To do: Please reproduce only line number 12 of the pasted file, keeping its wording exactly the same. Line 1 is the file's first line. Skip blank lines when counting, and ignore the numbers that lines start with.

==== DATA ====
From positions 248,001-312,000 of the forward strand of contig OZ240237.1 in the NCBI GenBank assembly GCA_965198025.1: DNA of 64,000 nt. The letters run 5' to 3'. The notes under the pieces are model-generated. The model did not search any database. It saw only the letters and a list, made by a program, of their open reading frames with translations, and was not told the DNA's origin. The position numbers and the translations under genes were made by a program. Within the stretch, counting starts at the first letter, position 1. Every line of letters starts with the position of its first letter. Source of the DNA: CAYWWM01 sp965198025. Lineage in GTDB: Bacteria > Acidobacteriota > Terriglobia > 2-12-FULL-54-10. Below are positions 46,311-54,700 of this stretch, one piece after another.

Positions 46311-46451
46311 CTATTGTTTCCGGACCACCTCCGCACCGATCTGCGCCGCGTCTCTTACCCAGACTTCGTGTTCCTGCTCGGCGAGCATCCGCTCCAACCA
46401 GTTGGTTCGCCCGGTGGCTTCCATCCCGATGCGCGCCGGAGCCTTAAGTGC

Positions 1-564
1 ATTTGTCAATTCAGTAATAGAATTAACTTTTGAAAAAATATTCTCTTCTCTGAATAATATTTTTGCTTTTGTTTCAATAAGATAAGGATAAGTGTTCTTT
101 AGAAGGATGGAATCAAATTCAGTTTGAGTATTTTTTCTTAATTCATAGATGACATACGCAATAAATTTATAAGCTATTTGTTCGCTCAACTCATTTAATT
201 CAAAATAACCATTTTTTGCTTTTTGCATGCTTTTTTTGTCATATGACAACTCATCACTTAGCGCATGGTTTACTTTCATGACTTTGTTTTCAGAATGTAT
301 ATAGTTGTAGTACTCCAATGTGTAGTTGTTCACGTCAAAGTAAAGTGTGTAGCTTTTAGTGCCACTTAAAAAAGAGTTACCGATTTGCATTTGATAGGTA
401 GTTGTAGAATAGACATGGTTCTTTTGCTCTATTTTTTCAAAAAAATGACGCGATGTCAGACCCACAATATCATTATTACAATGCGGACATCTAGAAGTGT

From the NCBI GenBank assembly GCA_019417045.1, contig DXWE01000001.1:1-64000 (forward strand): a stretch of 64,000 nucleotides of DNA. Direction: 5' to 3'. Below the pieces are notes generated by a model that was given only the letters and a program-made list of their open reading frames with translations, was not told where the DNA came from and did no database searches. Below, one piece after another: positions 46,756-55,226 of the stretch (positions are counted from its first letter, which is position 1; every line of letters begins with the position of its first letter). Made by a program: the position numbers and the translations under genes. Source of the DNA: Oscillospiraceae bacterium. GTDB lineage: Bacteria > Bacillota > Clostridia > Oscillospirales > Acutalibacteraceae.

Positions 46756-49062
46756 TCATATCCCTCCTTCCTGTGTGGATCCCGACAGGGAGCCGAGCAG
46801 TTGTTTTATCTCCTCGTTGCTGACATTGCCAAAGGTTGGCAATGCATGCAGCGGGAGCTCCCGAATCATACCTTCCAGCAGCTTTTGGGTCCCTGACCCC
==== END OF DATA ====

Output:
Positions 46756-49062